To lace up a pair of roller skates is to dive into the world of knee-high socks, the Bee Gees and eighth-grade crushes. In the late '70s, the United States had more than 4,000 roller discos. And though many have closed, plenty of spirited stalwarts are keeping that Saturday-night fever alive: Hit any local rink and you'll find a motley mix of weekend-warrior dads, wall-clutching tots and teens lookin' for love. Here's how to roll with the best of them.
What to Expect: A total time warp. The fact that it's the 21st century has been nearly forgotten at the rink, where fluorescent lighting and tan carpets add to the kitschy, hair-band-and-Top-40 ambience. Open skates last three to four hours, and some rinks offer special adult or family nights. With formal lessons few, learning is largely a DIY task. Newbies (and former skate kings gone rusty) might want to practice starting and stopping in the lounge area. Steer clear of showboating at first -- you don't want to join a backward skate when you're still struggling to stay on your feet. And once you're moving, keep going; should you stop on the floor, the skating official will blow a whistle in your direction until you start up again (major faux pas). Lastly, whatever you do, steer clear of any birthday areas -- those 10-year-olds are surprisingly territorial.
What to Bring: If you've got your own in-line skates (or the old-school variety), feel free to use them. But be careful -- lots of rinks won't allow dark toe-stops or brakes. If you don't have your own, you can always rent a pair (bring socks). As far as attire goes, teeny-boppers do get decked out, so that new mini won't look out of place. (Guys tend to go more casual, in T-shirts or Redskins jerseys.)Veteran skaters often roll without protection, but if you're just starting, don't be afraid to put on a helmet and kneepads.
Cost: At certain rinks or on bargain nights, you can get in free or for as little as $1. Otherwise, expect to pay up to $7 (skate rental is extra, about $2). Of course, you'll want to stockpile extra quarters for snack-bar nachos and a game of Pac-Man.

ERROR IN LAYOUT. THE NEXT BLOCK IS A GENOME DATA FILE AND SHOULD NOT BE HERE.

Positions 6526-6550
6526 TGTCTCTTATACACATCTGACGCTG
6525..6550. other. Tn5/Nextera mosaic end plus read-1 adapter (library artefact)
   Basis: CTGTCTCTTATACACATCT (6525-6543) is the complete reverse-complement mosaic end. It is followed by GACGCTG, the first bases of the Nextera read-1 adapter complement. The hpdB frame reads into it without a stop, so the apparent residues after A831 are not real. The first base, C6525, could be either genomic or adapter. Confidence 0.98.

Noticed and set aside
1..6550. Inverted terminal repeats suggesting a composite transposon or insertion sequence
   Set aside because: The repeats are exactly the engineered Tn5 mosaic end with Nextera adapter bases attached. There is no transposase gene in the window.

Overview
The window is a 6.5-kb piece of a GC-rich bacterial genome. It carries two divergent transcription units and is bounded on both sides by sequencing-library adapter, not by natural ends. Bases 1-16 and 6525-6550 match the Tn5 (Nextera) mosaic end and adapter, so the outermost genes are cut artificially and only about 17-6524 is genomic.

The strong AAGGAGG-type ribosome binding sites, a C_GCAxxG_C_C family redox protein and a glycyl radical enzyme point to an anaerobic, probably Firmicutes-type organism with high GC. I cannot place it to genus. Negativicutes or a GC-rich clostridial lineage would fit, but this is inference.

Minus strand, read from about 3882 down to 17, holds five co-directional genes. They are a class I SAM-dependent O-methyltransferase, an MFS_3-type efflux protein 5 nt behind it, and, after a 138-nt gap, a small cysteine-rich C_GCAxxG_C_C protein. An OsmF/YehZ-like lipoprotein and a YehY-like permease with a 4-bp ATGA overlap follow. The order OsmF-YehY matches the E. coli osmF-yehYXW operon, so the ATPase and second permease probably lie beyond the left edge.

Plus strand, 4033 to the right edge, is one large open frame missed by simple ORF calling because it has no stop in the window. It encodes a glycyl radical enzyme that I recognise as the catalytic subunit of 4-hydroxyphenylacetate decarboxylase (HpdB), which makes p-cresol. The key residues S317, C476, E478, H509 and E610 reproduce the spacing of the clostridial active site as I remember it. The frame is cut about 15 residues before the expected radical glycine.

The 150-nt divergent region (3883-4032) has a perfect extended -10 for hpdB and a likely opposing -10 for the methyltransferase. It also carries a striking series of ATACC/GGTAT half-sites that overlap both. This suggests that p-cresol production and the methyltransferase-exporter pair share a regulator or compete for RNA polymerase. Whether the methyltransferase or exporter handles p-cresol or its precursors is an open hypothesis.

Where to Get Rolling
Anacostia Park Skating Pavilion. 1900 Anacostia Dr. SE. 202-472-3873. Free admission and rental. This down-at-the-heels outdoor rink may not be as pretty as the Venice Beach boardwalk, but you can't beat the price. Prepare to deal with lots of neighborhood kids, most of whom can skate better than you ever will.
Franconia Roller Rink. 5508 Franconia Rd., Alexandria. 703-971-3334. Admission: $6. Rental: $1.65. Sunday's Adult Night (no one younger than 18 allowed) is packed with thirty-something couples -- great if you remember Jefferson Starship (which you're sure to hear). If you graduated from high school after 1997, not so much. Bargain nights include Thursday (2-for-1 Night) and Tuesday (Dollar Night).
Rockville Skating Center. 1632 E. Gude Dr., Rockville. 301-340-7767. Admission: $6.60. With skate rental: $8.25. If you're all about Carter-era camp, this classic rink is for you. Featuring two disco balls and multiple light-up boards announcing the type of skate, its look hasn't changed a bit since it opened in 1978. The only update: the music (Nelly, Jessica Simpson), which has been known to inspire hilarious interpretive-dance moves by the ref.
Skate N Fun Zone. 7878 Sudley Rd., Manassas. 703-361-7465. www.skatenfunzone.com. Admission: $5-$7. Rental: $2.50. The most modern of area rinks, this kid-friendly space is a Chuck E. Cheese-like wonderland that also offers all-inclusive birthdays, laser tag, an indoor playground and a rock wall. Tuesday is Dollar Night; Saturday's Club Teen features a live DJ and hordes of 12- to 17-year-olds.
Skate Zone. Route 3 South and Capital Raceway Road, Crofton. 410-721-7155. www.sk8zone.com. Admission: $5-$6. Rental: $2.50. With group and private lessons available Saturdays, this rink was made for beginners. Watch for their mascot: Roller Roo, a bird-like marsupial on skates. Thursday is Dollar Night.